1. Wearables Driving Healthy Lifestyles
With success in the wearable tech categories, especially from Apple and Fitbit, many people are starting to get more and more data about their daily lifestyles. This trend will continue in 2019 with consumers looking for data-rich information about what they eat and how it affects their health.
Exercise is no longer just for gym rats as these companies are pushing the idea that anything from a simple walk around the block to even standing more during the day can have an impact on your health. Food marketers who are in the healthy eating category should consider creating additional content for consumers based on how best to use wearables or make healthy lifestyle choices. This will ensure their brands are part of the conversation and top of mind for their target audiences.
If you are selling a less-than-healthy product, consider the angle of treating yourself as, or being perceived as, an indulgence to remain desirable. Research does say eating dark chocolate can make you smarter.
2. Voice is Reaching Critical Mass
Thanks to amazing deals during Christmas from Amazon and Google for their various devices, many consumers now have one or multiple smart speakers in their home. TechCrunch just reported that “the smart speaker” market reached critical mass in 2018, with around 41 percent of U.S. consumers now owning a voice-activated speaker. This is up from 21.5 percent in 2017. This means that people will be asking Alexa or Google Home for help in their daily lives — and that means more shopping lists, online grocery ordering, how-to searches for cooking and related content.
With this in mind, brands should have a solid SEO strategy as voice assistants search the web for their answers. It’s incredibly important to have great, rich snippets built into search results, so that Google and Bing have something to grab. If you are marketing a consumer-packaged good company, then you need to make sure products are listed competitively on Amazon since Alexa will default to those products for online ordering.
3. Feed the Need for Product Feeds
All the big platforms are experimenting with e-commerce options for advertising as well as selling products directly to consumers. We saw Instagram grow its shopping ads platform extensively in the past couple of years, especially in the fashion and tech sectors. As online grocery sales continue to increase, it’s ripe for the picking.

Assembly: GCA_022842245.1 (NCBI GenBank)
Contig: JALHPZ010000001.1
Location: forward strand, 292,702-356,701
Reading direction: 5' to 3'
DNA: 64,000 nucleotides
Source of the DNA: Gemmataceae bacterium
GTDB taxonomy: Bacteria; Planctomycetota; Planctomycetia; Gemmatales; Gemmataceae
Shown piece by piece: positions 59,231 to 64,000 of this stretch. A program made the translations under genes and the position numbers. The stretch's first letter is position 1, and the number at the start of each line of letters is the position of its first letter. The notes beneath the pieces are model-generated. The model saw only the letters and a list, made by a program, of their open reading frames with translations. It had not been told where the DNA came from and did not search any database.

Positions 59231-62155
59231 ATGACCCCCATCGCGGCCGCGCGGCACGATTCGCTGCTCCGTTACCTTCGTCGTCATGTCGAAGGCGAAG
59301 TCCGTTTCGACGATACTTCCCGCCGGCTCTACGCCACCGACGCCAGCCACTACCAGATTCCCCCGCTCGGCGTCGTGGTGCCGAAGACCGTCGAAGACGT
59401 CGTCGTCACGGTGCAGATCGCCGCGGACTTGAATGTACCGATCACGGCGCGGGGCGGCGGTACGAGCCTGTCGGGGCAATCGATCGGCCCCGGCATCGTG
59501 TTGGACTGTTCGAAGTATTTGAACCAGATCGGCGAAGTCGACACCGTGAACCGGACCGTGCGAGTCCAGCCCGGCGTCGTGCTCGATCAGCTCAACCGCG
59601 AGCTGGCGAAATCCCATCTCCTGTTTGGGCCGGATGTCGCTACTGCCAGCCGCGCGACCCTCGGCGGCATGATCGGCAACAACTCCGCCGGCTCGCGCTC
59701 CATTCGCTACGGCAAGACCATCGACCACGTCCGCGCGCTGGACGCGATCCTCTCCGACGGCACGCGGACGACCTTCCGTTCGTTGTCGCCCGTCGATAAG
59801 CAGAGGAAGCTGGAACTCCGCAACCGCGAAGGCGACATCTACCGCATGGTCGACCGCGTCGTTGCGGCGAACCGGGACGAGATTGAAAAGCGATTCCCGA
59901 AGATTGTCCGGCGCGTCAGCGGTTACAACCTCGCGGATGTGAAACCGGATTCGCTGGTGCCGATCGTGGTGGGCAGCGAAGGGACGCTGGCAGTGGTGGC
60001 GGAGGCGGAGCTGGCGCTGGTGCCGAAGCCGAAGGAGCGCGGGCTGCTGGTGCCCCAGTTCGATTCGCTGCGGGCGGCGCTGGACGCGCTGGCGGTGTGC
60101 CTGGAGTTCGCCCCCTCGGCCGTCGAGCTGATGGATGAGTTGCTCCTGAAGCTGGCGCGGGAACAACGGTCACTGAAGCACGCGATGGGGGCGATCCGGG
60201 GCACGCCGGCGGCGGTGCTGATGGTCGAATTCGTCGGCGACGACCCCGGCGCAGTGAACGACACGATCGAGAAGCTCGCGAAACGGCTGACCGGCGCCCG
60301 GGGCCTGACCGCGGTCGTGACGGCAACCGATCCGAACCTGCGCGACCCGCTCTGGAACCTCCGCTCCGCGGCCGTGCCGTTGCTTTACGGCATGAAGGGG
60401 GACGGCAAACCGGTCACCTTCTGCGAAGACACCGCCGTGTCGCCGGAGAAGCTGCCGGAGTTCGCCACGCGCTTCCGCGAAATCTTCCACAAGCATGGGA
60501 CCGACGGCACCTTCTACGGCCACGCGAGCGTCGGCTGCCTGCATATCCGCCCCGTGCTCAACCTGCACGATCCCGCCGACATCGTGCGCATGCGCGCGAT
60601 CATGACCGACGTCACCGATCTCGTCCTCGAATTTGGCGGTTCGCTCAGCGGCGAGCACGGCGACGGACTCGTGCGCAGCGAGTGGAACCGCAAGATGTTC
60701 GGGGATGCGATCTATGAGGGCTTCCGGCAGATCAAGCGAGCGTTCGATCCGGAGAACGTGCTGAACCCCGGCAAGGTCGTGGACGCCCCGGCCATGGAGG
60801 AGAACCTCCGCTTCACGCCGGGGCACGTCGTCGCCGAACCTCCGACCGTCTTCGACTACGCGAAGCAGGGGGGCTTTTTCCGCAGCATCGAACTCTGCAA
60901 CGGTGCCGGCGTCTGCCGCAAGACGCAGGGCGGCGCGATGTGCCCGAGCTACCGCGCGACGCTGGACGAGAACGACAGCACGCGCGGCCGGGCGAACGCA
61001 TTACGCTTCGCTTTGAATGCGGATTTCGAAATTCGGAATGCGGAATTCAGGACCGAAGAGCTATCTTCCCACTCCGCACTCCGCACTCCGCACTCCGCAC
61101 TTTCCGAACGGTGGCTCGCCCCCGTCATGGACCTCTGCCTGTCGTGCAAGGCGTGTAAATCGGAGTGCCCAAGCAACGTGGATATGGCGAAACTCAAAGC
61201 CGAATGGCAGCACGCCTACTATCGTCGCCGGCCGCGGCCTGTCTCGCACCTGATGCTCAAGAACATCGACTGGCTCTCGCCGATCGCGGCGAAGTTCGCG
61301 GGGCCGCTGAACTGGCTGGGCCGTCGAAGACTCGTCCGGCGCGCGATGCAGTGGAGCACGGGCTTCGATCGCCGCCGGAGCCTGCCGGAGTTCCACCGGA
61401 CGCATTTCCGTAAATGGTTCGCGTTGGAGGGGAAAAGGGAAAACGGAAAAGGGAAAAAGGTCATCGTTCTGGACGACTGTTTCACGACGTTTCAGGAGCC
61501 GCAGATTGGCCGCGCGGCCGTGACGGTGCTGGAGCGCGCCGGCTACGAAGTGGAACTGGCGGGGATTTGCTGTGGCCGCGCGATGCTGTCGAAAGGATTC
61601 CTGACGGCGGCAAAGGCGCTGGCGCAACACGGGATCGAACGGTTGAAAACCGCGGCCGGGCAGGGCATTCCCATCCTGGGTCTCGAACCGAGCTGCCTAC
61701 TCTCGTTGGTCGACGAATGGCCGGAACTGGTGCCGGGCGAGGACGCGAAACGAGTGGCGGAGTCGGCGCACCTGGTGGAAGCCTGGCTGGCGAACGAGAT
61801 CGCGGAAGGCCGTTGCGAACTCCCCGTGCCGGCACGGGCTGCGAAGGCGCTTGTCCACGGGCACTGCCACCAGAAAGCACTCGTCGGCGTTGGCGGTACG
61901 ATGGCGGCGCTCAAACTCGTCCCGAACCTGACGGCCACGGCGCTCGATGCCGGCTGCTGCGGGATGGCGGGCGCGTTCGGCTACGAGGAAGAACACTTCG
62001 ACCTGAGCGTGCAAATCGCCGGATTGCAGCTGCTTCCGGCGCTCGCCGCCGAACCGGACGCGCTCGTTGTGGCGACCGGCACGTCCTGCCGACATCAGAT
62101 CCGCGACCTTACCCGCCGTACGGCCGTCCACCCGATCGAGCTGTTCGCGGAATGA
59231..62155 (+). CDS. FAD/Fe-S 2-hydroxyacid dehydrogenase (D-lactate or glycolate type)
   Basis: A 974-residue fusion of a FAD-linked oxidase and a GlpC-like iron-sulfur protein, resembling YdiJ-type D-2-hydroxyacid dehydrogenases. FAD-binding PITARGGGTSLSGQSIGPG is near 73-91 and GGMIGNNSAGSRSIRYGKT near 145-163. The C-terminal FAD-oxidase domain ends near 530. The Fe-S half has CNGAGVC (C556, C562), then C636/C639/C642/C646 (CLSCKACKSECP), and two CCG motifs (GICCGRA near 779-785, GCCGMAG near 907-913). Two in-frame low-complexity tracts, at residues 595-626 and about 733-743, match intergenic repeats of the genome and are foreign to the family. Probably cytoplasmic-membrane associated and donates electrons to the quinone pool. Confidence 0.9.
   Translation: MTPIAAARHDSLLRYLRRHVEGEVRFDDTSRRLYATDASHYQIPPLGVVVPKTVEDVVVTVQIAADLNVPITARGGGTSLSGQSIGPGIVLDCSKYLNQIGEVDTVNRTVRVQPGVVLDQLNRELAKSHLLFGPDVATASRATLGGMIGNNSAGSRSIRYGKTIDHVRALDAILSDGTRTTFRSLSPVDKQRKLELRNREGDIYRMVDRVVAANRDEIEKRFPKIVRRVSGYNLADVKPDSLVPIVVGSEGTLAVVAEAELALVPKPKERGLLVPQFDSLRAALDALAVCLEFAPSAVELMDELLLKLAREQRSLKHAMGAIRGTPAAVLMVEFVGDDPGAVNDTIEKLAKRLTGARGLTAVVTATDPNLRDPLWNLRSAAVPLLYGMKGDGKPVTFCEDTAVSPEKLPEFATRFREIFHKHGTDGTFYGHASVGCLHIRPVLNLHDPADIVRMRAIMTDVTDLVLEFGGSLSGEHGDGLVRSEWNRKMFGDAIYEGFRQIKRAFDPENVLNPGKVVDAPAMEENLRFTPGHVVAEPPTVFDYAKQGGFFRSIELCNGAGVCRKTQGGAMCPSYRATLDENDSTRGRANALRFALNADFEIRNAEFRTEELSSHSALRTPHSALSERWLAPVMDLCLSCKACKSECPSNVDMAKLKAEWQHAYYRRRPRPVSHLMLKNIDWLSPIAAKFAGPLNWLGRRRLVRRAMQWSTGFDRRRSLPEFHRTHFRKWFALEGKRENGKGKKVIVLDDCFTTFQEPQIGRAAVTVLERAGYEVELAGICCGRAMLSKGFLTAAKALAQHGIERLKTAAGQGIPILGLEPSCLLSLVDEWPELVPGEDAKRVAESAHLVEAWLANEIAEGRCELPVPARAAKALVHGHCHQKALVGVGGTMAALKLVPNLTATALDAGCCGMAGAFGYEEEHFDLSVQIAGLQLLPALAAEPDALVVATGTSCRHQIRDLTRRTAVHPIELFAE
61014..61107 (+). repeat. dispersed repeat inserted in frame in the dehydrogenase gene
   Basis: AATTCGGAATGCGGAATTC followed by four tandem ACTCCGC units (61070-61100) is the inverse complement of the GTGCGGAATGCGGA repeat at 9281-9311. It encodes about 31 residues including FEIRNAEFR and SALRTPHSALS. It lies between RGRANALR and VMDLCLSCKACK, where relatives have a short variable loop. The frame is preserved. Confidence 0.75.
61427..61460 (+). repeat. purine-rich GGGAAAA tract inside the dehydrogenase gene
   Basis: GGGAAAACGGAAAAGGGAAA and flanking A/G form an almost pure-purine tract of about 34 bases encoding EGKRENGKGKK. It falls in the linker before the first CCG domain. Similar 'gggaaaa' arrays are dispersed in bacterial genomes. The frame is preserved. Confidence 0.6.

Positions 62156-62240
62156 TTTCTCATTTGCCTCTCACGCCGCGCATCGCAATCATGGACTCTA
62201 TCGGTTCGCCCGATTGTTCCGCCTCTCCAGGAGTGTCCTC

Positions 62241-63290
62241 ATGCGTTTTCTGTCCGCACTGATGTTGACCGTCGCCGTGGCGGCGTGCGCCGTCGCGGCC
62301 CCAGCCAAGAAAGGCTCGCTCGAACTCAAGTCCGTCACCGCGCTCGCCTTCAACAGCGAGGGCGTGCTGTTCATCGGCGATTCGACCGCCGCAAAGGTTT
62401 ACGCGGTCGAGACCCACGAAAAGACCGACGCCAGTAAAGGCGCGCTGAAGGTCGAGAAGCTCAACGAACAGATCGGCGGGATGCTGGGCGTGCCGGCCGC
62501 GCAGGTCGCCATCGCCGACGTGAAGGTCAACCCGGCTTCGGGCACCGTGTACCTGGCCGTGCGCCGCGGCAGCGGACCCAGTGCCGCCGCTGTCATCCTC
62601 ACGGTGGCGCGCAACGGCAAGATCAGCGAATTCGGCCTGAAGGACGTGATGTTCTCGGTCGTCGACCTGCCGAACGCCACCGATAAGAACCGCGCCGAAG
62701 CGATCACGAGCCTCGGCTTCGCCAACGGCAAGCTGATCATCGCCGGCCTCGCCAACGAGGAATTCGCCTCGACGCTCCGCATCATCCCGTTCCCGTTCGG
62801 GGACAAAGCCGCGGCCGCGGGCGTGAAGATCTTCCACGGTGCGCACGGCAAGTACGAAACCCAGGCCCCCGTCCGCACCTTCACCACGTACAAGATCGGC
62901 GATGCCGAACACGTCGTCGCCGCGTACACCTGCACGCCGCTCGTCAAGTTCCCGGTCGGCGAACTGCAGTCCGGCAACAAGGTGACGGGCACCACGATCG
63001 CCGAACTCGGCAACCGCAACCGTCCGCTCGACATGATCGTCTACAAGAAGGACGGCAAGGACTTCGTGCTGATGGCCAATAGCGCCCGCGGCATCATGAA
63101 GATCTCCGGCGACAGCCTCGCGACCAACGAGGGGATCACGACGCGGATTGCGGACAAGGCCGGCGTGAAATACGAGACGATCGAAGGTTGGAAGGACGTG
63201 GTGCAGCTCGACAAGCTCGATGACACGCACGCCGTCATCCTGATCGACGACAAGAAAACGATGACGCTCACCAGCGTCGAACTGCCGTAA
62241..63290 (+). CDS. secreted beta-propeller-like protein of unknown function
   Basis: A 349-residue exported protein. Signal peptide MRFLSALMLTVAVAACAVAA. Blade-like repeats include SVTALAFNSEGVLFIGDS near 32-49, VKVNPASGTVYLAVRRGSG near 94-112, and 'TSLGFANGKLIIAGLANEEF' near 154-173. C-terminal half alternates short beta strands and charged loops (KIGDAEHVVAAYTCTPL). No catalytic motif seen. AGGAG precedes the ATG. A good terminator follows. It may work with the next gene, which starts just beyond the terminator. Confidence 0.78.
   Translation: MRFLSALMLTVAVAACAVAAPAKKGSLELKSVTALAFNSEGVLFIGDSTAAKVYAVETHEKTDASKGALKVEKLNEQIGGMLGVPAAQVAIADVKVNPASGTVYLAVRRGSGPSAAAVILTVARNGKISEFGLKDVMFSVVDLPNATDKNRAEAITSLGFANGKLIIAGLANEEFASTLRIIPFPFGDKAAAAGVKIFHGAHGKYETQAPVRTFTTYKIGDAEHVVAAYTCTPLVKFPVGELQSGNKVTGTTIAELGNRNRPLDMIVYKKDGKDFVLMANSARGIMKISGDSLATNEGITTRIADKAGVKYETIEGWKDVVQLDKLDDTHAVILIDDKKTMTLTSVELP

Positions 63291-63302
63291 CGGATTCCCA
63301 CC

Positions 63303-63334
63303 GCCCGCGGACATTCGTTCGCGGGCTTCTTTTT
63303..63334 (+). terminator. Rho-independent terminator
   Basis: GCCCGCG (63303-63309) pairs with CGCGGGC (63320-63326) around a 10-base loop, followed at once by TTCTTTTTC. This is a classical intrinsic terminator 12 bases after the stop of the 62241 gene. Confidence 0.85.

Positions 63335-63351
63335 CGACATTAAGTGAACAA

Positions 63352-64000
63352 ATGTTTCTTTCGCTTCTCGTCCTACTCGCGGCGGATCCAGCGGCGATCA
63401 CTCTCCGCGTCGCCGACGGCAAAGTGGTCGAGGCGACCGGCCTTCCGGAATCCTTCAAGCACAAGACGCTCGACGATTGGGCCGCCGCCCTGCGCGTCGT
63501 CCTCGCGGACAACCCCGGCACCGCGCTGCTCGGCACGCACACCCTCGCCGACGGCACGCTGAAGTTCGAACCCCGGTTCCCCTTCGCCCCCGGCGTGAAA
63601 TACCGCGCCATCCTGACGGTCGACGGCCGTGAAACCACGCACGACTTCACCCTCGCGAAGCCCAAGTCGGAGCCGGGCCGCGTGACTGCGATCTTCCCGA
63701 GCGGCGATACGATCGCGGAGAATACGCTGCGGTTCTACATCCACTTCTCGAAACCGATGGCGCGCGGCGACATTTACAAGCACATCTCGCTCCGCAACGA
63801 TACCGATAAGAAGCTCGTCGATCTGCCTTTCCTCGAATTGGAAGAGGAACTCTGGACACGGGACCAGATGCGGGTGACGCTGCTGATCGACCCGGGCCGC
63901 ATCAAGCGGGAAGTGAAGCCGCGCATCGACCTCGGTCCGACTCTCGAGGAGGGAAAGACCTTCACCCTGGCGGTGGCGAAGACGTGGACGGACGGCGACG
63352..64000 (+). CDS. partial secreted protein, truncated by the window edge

Instagram has always been an excellent platform for fantastic food photography, but brands can begin to link directly to products found in the images or stories for ease of purchase. Services like Google and Facebook will need to take this into account as their voice shopping platforms grow to compete with Amazon. Product information feeds from Google, Facebook and other services will be important to natively display products where consumers are already browsing.
4. Brands Prepare for Online Grocery Sales Maturation
Estimates from the Food Marketing Institute and Nielsen are projecting online grocery sales to be a $100 Billion by 2022, and that 70% of consumers will be grocery shopping online by 2024. Many food brands will be racing to offer or improve their online websites in 2019. Additionally, specialty food brands have been investing in new websites to improve their online shopping experience. For instance, KIND launched a new site at the end of 2017 with frequent refreshes in 2018.
Even heritage food brands like our partner TABASCO® invested in updated online store experiences in 2018. As brands begin to navigate the complexities of online versus in-store sales, it will require nuanced strategies to avoid cannibalizing wholesale relationships while competing with other online grocery retailers. Amazon will continue to expand its online grocery category with its acquisition of Whole Foods brick-and-mortar stores as well.
What do you think? Was there anything we missed in our food marketing predictions for 2019 that you feel will make a big splash this year? Feel free to leave a comment or email us to discuss!